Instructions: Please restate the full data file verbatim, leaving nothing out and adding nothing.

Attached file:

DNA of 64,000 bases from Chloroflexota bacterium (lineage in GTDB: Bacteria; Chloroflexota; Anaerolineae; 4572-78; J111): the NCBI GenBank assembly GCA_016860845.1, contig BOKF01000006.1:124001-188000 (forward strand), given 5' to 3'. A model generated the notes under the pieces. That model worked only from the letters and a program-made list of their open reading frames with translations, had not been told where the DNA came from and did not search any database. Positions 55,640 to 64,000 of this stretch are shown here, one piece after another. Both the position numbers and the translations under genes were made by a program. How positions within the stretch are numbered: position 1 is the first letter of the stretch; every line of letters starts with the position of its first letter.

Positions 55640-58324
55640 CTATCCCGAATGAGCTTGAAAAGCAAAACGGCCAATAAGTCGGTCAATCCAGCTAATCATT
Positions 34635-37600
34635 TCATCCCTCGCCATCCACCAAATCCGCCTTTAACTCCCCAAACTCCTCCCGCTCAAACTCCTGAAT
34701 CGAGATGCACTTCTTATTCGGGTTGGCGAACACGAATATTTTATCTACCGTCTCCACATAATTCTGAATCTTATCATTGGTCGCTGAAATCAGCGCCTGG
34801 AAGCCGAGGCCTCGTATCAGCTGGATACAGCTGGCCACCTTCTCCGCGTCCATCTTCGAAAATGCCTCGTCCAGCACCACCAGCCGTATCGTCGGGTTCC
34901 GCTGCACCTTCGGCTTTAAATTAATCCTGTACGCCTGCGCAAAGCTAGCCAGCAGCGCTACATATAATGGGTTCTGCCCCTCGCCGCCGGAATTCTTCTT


DNA of 64,000 bases from Chloroflexota bacterium (lineage in GTDB: Bacteria; Chloroflexota; Anaerolineae; 4572-78; J111): the NCBI GenBank assembly GCA_016860845.1, contig BOKF01000006.1:124001-188000 (forward strand), given 5' to 3'. A model generated the notes under the pieces. That model worked only from the letters and a program-made list of their open reading frames with translations, had not been told where the DNA came from and did not search any database. Positions 55,640 to 64,000 of this stretch are shown here, one piece after another. Both the position numbers and the translations under genes were made by a program. How positions within the stretch are numbered: position 1 is the first letter of the stretch; every line of letters starts with the position of its first letter.

Positions 55640-58324
55640 CTATCCCGAATGAGCTTGAAAAGCAAAACGGCCAATAAGTCGGTCAATCCAGCTAATCATT
Positions 34635-37600
34635 TCATCCCTCGCCATCCACCAAATCCGCCTTTAACTCCCCAAACTCCTCCCGCTCAAACTCCTGAAT
34701 CGAGATGCACTTCTTATTCGGGTTGGCGAACACGAATATTTTATCTACCGTCTCCACATAATTCTGAATCTTATCATTGGTCGCTGAAATCAGCGCCTGG
34801 AAGCCGAGGCCTCGTATCAGCTGGATACAGCTGGCCACCTTCTCCGCGTCCATCTTCGAAAATGCCTCGTCCAGCACCACCAGCCGTATCGTCGGGTTCC
34901 GCTGCACCTTCGGCTTTAAATTAATCCTGTACGCCTGCGCAAAGCTAGCCAGCAGCGCTACATATAATGGGTTCTGCCCCTCGCCGCCGGAATTCTTCTT